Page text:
The article examines the effect of the quantitative content of resins, asphaltenes and paraffin in oil on the pour point of oil. The effect of a depressant additive on the pour point of oil and the transition of its state from Newtonian to non-Newtonian is also shown. The process of paraffin crystals precipitation into the solution with a decrease in oil temperature and its transition from a Newtonian state to a non-Newtonian one is considered. It is noted that at a certain temperature, Newtonian oil turns into a colloidal solution and begins to acquire the properties of a non-Newtonian fluid. With a further decrease in temperature, the viscosity of the oil will increase, and the area of hysteresis loop between the shear rate and the magnitude of the shear stress increases. The effect of resins and asphaltenes on the process of oil cooling is considered. It is noted that neutral resins form true solutions with oil products, asphaltenes form suspensions and colloidal solutions. On the basis of a large number of previous experiments, it was found that the quantitative ratio of the mass of paraffin to the amount of resins and asphaltenes does not unambiguously determine the pour point of oil. It is shown that an increase in the pour point of oil with an increase in the paraffin content in it can be disturbed due to the qualitative ratio of resins, asphaltenes and paraffins, which leads to a depressant effect. The relationship between the pour point of oil and the critical transition temperature from Newtonian to non-Newtonian is also considered. The effectiveness of the depressant effect is manifested from the moment the oil transitions to the non-Newtonian state. It is assumed that under the influence of a depressant additive, the pour point and the critical temperature of the transition from Newtonian to non-Newtonian change by the same value. This assumption is based on experimental data obtained by various authors. The relevance of the results obtained is that technologically the temperature of the beginning of paraffin precipitation is more important than the pour point of oil. This is due to the fact that during the transition of oil to a non-Newtonian state, dynamic viscosity and static shear stress increase. Operation of the pipeline in the area of the non-Newtonian state of the liquid is impractical due to increasing losses and the threat of oil solidification when pumping is stopped.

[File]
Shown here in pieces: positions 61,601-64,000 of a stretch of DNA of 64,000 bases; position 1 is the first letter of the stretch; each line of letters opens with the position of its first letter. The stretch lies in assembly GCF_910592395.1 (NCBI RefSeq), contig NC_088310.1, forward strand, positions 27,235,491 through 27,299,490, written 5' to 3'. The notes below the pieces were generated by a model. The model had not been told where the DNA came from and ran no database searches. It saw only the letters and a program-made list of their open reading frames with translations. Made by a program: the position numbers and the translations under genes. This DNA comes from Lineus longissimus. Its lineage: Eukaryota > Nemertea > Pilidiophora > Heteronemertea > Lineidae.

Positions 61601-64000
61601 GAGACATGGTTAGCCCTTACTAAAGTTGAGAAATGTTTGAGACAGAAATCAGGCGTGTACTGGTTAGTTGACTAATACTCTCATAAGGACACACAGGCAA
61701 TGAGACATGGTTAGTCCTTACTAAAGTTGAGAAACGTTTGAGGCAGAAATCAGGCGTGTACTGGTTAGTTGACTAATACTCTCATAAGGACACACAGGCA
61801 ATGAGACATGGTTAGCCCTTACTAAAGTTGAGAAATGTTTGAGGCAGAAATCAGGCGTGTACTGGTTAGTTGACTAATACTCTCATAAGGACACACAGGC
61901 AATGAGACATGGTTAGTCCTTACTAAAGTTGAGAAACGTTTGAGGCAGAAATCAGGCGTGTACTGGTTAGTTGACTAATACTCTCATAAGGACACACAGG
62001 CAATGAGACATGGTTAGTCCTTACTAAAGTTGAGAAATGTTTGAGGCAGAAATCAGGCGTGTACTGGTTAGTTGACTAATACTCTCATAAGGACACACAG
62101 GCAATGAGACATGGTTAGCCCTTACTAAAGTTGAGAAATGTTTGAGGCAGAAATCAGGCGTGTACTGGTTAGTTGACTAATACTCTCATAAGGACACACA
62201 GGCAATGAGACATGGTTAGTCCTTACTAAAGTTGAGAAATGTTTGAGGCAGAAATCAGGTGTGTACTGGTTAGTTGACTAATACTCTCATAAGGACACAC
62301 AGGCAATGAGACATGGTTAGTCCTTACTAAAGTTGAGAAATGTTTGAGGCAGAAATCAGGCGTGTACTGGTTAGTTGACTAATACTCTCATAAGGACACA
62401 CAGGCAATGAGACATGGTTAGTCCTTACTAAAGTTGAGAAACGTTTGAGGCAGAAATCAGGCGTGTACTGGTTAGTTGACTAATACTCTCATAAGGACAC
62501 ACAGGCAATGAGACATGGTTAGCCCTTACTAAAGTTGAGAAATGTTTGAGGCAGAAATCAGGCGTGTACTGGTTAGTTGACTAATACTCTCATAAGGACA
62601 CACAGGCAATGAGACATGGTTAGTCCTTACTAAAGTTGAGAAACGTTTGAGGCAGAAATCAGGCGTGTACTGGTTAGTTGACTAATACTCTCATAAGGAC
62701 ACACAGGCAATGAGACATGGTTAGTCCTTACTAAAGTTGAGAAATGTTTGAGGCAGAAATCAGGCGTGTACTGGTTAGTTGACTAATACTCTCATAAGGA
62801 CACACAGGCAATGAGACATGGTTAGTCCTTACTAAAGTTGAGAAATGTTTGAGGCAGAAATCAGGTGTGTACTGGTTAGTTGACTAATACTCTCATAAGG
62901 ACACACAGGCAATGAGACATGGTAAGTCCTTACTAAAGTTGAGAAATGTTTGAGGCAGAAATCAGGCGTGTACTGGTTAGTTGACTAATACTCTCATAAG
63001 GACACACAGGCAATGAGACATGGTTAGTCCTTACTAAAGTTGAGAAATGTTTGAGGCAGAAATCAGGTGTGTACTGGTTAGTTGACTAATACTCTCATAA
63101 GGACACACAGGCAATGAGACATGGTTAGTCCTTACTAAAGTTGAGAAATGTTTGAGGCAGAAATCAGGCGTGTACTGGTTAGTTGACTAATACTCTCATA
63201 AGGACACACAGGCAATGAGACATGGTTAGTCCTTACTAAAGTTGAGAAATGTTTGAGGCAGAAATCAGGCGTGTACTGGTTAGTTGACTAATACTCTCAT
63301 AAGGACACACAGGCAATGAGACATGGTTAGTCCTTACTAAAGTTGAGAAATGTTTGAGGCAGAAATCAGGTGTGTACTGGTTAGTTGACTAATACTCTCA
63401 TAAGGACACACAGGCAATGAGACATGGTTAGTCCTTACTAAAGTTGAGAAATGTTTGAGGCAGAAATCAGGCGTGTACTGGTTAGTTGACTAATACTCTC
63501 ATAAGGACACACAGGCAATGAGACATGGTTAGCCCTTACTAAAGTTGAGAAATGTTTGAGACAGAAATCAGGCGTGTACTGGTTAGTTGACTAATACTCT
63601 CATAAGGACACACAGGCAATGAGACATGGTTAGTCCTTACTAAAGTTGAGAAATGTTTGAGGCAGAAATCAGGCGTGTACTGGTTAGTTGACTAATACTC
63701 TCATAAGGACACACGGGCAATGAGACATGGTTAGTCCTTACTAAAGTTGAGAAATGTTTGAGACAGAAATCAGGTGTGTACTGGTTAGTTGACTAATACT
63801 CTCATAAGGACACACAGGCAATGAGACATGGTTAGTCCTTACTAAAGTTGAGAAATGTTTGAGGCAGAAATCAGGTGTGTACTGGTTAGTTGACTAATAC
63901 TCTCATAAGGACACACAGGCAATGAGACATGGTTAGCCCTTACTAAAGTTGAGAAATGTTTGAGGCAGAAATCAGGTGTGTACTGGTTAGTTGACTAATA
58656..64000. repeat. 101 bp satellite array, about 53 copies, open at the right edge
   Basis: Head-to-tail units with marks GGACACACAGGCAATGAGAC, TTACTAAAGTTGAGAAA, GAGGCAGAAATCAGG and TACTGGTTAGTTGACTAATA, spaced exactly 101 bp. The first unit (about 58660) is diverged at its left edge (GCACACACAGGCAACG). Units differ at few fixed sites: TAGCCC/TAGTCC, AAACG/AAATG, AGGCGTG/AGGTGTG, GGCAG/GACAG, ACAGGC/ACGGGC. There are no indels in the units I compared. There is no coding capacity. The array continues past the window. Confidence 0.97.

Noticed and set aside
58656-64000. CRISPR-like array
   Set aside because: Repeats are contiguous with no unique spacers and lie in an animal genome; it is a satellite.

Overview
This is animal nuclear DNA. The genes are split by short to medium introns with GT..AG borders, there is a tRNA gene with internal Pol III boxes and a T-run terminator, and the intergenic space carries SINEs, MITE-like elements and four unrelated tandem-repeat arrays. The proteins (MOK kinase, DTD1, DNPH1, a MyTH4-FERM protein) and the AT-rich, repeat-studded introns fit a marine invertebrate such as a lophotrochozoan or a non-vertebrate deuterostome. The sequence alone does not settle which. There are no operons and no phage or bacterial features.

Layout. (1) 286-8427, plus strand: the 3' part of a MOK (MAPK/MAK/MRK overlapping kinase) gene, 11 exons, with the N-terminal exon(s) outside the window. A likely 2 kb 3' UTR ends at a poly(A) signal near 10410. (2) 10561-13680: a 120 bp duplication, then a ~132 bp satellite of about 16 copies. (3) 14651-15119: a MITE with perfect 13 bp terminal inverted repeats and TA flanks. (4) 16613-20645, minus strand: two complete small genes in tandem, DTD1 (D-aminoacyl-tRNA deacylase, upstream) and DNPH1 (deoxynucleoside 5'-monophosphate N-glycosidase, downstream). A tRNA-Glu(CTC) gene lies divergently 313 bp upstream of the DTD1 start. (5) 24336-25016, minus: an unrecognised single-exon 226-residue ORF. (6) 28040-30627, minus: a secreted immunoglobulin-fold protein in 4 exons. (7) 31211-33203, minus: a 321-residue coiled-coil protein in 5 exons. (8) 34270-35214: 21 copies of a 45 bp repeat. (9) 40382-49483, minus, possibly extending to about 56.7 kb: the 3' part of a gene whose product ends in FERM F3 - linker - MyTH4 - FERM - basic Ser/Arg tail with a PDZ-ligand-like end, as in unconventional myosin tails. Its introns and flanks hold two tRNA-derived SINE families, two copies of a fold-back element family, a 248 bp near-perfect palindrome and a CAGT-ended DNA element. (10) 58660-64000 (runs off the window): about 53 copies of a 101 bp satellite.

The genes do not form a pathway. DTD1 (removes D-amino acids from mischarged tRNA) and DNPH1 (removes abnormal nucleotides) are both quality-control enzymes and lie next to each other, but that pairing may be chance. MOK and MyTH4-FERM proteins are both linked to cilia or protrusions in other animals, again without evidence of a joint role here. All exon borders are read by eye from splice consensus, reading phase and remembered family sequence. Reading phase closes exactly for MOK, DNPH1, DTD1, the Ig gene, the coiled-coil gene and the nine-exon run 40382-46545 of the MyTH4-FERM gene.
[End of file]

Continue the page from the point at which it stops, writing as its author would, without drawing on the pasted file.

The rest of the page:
This paper describes a low-impact, nonaqueous drilling fluid (LIDF) designed to minimize equivalent circulating density (ECD) increases and associated risks in deep water by reducing the effect of cold temperature on fluid viscosity. The fluid offers a superior low-viscosity profile and rapid-set, easy-break gel strengths while maintaining low shear-rate viscosity at high temperatures with optimal-weight material suspension. Field application demonstrated that the LIDF reduced the effect of temperature on the fluid rheological properties and minimized the risk of induced formation losses. These same rheological features reduced nonproductive time (NPT) associated with cement displacement and barite sagging. The extreme conditions to which an offshore drilling fluid is subjected pose numerous challenges to achieving appropriate formulation.
This work focuses on using custom-made (CM) magnetite (Fe3O4) nanoparticles (NPs) to improve the properties of bentonite-based fluids. The microstructure qualities and modes of interaction have been identified, helping to optimize the rheological and fluid-loss properties of these drilling fluids. The better performance of the CM Fe3O4 NPs can be attributed to their extremely small size, which leads to stability in suspensions and effective linking with the bentonite particles, thus allowing the formation of a rigid microstructure network. The effects of adding iron oxide NPs on the rheological and filtration properties of aqueous bentonite suspensions have been studied by several researchers. The results showed that the addition of iron oxide NPs at low concentrations significantly improves drilling-fluid-filtration characteristics and maintains optimal rheological properties compared with the base fluid (BF).